It is well recognized that long-term precipitation measurements are necessary for understanding and monitoring regional precipitation characteristics. This includes characteristics crucial for monitoring water resources and hazards, like floods and droughts. TRMM was the first NASA mission dedicated to observing precipitation. It operated from November 1997 to April 2015. The Global Precipitation Measurement (GPM) Mission launched in February 2014 as a follow-on to TRMM. Both TRMM and GPM satellites, together with additional national and international satellites, were used to produce multi-satellite products such as TMPA and IMERG. Until recently these two separate products covered different time periods. There was a lack of long-term, continuous, precipitation time series.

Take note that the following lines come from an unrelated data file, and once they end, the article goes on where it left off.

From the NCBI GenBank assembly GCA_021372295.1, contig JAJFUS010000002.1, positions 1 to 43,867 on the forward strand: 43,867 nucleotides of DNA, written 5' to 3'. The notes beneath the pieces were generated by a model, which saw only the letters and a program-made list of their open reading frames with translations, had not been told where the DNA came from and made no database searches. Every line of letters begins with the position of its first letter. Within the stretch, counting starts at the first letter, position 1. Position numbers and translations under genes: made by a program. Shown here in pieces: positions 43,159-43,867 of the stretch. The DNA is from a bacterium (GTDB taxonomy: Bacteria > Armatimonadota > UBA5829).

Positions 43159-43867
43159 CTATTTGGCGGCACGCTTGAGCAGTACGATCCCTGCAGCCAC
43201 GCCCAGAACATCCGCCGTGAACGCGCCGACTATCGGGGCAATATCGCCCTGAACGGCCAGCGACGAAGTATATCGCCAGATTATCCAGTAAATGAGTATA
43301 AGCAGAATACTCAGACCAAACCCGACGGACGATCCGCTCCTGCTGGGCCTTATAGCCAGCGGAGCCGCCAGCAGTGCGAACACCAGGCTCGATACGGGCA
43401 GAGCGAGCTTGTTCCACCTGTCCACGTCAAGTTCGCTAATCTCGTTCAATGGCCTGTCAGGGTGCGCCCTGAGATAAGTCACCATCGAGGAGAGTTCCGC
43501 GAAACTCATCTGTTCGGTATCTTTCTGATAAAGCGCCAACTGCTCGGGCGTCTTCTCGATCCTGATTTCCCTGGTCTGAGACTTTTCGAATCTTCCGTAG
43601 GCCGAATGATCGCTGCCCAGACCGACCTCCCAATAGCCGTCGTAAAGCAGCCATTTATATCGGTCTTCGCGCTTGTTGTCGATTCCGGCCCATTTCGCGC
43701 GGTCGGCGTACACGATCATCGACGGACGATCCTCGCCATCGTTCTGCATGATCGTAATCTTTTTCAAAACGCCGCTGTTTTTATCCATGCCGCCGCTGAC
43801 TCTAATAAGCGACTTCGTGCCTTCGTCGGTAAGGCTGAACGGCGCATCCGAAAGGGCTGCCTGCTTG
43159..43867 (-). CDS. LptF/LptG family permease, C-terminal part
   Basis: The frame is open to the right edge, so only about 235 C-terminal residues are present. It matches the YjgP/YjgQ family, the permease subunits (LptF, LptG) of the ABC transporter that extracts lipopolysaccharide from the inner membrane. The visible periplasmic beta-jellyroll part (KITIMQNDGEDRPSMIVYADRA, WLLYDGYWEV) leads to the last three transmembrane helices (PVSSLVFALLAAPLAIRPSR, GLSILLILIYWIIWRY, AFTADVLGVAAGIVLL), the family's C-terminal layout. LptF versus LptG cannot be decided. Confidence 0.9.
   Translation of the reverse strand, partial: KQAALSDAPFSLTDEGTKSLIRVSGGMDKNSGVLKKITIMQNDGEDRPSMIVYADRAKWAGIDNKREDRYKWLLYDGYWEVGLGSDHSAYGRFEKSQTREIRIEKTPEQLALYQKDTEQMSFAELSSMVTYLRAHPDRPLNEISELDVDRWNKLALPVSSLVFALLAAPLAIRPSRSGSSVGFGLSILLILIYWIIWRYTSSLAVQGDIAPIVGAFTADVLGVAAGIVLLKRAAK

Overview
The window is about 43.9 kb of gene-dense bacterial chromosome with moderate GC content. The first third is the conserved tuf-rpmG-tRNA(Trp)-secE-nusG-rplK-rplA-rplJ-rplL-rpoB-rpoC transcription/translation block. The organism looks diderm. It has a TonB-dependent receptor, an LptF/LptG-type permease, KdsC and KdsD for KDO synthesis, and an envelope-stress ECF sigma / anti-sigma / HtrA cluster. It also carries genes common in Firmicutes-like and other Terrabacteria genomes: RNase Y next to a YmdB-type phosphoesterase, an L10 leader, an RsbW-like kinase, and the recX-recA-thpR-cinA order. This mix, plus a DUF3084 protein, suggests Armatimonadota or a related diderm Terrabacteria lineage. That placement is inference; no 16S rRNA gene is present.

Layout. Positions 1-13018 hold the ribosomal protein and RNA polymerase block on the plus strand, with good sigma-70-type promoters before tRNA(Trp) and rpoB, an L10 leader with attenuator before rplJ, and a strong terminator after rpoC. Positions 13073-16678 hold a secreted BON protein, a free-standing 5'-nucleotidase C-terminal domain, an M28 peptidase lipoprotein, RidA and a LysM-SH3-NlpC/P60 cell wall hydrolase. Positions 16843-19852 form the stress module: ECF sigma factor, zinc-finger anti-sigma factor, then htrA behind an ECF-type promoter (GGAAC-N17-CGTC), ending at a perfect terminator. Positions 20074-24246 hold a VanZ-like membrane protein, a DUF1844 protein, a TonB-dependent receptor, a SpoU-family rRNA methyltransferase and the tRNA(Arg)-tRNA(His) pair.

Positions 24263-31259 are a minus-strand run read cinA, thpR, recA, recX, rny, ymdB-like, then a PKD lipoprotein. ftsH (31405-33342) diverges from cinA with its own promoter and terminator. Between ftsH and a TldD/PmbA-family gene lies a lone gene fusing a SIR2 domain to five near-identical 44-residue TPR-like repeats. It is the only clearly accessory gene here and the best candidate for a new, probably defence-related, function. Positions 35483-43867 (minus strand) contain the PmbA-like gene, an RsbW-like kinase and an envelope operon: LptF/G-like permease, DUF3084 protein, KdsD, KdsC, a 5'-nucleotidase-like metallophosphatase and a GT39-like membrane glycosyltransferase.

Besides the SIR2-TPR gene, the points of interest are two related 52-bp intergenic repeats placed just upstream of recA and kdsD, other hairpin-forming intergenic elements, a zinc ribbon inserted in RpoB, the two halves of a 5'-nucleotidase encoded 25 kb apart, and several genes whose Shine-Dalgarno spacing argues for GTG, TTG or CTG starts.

Recently, GPM-IMERG retrospectively analysed TRMM-TMPA data to produce a consistent, combined precipitation time series from 2000-present. This extended IMERG data product is available at half-hourly resolution and 0.1x0.1 degree spatial resolution. The product will be useful for deriving long-term mean precipitation as reference. It will also help with monitoring extreme precipitation at regional scale.
These webinars will focus on analysis and interpretation of the new long-term IMERG data to derive regional precipitation statistics, focused on extreme dry and wet period monitoring and management.
By the end of this training, attendees will be able to:
- Derive regional precipitation statistics (mean, standard deviation, anomalies, percentile values)
- Calculate and interpret the Standardized Precipitation Index (SPI) for assessing extreme dry and wet periods
Level and Format:
- Three, two-hour webinars
- Lectures and hands-on exercises
Local, regional, state, federal, and international entities, including public and private sector organizations, engaged in water resources and disaster management.